A team of government, industry and academic officials successfully demonstrated that a commercial aircraft could be remotely hacked in a non-laboratory setting last year, a U.S. Department of Homeland Security (DHS) official said Wednesday at the 2017 CyberSat Summit in Tysons Corner, Virginia.

"We got the airplane on Sept. 19, 2016. Two days later, I was successful in accomplishing a remote, non-cooperative, penetration," said Robert Hickey, aviation program manager within the Cyber Security Division of the DHS Science and Technology (S&T) Directorate

"[Which] means I didn't have anybody touching the airplane, I didn't have an insider threat. I stood off using typical stuff that could get through security and we were able to establish a presence on the systems of the aircraft." Hickey said the details of the hack and the work his team are doing are classified, but said they accessed the aircraft's systems through radio frequency communications, adding that, based on the RF configuration of most aircraft, "you can come to grips pretty quickly where we went" on the aircraft.


Comment: So now we must ask ourselves, how many of the debated/mysterious airplane crashes of recent years were caused by someone remotely taking control of the aircraft and bringing it down? One incident that immediately comes to mind is the Germanwings crash in March 2015.

Germanwings crash: Not the full story?


The aircraft that DHS is using for its tests is a legacy Boeing 757 commercial plane purchased by the S&T branch. After his speech at the CyberSat Summit, Hickey told Avionics sister publication Defense Daily that the testing is with the aircraft on the ground at the airport in Atlantic City, New Jersey. The initial response from experts was, "We've known that for years,'" and, "It's not a big deal," Hickey said.


Comment: Indeed, this tech has been around for a long time, before the 9/11 attacks in fact. Makes us wonder, yet again, about how those alleged 'jihadi' pilots, with little aircraft training, were able to fly large commercial airliners so expertly into their targets at the WTC.

One day after 9/11, an article appeared in a top science and technology news service stating "hijackings could be halted in progress with existing technologies, say aviation researchers". The article quoted a transportation expert as saying:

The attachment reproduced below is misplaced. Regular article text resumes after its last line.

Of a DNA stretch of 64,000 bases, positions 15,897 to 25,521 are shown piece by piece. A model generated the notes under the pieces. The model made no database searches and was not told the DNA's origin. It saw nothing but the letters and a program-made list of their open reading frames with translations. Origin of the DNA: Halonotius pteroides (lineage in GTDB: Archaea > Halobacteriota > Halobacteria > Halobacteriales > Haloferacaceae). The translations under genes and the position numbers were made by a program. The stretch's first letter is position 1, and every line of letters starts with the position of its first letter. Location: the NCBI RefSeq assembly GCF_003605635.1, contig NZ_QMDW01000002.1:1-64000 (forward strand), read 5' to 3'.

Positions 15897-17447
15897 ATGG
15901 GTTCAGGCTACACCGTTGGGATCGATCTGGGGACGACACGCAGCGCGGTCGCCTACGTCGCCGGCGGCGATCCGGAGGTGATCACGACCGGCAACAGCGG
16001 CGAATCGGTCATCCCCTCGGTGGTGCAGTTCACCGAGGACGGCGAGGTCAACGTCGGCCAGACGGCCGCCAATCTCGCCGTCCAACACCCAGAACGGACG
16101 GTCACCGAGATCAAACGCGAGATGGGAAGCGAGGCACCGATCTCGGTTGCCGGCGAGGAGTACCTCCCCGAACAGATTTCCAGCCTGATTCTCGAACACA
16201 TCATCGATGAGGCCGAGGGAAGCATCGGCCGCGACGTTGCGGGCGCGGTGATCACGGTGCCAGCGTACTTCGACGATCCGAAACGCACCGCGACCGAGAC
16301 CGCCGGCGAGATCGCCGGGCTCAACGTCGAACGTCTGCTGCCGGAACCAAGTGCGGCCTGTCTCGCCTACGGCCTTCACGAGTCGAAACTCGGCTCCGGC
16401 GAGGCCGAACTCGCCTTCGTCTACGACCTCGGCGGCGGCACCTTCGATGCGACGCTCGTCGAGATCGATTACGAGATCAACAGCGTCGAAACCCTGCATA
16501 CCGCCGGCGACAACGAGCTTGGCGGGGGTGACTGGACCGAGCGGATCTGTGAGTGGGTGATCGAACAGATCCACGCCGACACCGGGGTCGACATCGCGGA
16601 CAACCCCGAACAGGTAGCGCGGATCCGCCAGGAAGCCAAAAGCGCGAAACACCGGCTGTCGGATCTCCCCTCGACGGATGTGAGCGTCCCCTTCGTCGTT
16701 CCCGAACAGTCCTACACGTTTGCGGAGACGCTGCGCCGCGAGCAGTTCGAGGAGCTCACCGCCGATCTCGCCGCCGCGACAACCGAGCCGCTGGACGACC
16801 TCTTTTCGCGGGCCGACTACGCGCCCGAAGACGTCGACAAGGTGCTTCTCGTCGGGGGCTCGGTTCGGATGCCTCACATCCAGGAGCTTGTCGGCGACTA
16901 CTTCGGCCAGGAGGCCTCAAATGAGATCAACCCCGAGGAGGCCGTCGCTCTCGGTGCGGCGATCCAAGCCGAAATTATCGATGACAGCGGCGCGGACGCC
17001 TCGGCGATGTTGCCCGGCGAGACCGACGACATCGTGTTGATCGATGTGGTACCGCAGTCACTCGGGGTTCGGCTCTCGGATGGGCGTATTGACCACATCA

"Most modern aircraft have some form of autopilot that could be re-programmed to ignore commands from a hijacker and instead take direction from the ground . . . ."



But in March 2017, at a technical exchange meeting, he said seven airline pilot captains from American Airlines and Delta Air Lines in the room had no clue.

"All seven of them broke their jaw hitting the table when they said, 'You guys have known about this for years and haven't bothered to let us know because we depend on this stuff to be absolutely the bible,'" Hickey said.

Hickey, who is a staff officer in the Office of the Director of National Intelligence on assignment to DHS S&T, said that while aviation is a subsector of the transportation component of the National Infrastructure Protection Plan, the focus is squarely on traditional terrestrial-based systems. The reservation and scheduling systems of airline aren't part of Hickey's research, he said.

"I want to suggest to you that there's a different type of critical infrastructure, and that's critical infrastructure that's in motion, of which aviation is one of the third of that," Hickey said. The others are surface and maritime transportation, he said.

"And I look at all of those and say, 'If we're not looking at those from a different perspective, we're going to miss the boat,' no pun intended," Hickey said. He said he doesn't know the answers yet for aircraft cyber infrastructure, adding that it's not a policy issue yet because more research needs to be done on these systems to understand what the issues are. Patching avionics subsystem on every aircraft when a vulnerability is discovered is cost prohibitive, Hickey said.

The cost to change one line of code on a piece of avionics equipment is $1 million, and it takes a year to implement. For Southwest Airlines, whose fleet is based on Boeing's 737, it would "bankrupt" them if a cyber vulnerability was specific to systems on board 737s, he said, adding that other airlines that fly 737s would also see their earnings hurt. Hickey said newer models of 737s and other aircraft, like Boeing's 787 and the Airbus Group A350, have been designed with security in mind, but that legacy aircraft, which make up more than 90% of the commercial planes in the sky, don't have these protections.